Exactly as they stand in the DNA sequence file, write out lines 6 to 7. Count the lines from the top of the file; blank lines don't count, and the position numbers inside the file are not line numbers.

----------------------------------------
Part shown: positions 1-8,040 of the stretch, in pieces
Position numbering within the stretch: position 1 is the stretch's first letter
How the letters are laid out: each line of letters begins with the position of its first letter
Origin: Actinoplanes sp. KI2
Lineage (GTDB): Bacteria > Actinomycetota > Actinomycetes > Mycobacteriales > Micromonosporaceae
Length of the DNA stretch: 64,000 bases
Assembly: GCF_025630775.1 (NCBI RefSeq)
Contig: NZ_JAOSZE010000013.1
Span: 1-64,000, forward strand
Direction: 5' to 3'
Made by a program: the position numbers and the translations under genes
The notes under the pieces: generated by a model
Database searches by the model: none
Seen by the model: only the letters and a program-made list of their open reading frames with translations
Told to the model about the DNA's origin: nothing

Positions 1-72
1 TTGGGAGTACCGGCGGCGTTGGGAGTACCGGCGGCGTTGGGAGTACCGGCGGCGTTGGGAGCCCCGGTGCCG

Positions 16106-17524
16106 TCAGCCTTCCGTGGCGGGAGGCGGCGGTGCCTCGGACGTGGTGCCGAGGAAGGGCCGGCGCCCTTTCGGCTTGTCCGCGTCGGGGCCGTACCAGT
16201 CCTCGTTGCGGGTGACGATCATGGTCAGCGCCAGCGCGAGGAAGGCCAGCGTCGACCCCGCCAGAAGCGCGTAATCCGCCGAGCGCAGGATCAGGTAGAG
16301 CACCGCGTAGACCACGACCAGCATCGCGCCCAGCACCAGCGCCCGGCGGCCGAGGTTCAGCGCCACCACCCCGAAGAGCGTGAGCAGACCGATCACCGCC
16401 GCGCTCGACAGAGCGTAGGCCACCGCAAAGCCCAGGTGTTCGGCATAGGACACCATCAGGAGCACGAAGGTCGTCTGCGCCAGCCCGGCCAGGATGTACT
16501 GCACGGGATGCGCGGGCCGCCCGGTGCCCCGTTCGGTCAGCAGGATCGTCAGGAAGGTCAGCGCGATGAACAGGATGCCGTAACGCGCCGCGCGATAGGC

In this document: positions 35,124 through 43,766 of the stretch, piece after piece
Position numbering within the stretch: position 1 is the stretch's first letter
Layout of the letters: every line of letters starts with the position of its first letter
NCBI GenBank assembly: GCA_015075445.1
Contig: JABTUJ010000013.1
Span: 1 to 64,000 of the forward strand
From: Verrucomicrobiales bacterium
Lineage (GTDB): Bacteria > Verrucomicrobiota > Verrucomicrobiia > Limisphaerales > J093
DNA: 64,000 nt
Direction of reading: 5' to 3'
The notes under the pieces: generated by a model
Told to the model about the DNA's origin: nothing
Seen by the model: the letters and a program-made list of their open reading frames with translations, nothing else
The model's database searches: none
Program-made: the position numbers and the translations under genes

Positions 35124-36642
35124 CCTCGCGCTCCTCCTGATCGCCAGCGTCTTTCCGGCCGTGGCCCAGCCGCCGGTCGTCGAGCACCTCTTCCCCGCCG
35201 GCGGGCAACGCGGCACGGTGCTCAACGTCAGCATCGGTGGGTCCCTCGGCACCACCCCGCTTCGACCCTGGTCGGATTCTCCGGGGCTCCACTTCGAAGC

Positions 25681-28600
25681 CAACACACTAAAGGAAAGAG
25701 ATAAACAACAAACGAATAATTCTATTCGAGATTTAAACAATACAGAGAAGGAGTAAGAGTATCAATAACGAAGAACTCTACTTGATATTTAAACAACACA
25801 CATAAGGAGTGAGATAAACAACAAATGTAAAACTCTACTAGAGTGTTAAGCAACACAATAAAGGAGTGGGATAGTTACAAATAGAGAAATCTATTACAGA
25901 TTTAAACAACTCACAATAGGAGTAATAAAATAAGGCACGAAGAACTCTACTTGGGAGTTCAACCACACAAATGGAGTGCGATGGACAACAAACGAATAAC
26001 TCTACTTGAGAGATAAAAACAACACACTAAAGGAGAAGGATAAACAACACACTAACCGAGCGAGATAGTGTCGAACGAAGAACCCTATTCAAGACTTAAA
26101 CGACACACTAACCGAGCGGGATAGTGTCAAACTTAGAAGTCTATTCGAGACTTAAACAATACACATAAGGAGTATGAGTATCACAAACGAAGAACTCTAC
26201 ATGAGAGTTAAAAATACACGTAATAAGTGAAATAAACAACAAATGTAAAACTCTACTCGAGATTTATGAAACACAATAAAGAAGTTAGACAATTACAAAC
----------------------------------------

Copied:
Length of the DNA stretch: 64,000 bases
Assembly: GCF_025630775.1 (NCBI RefSeq)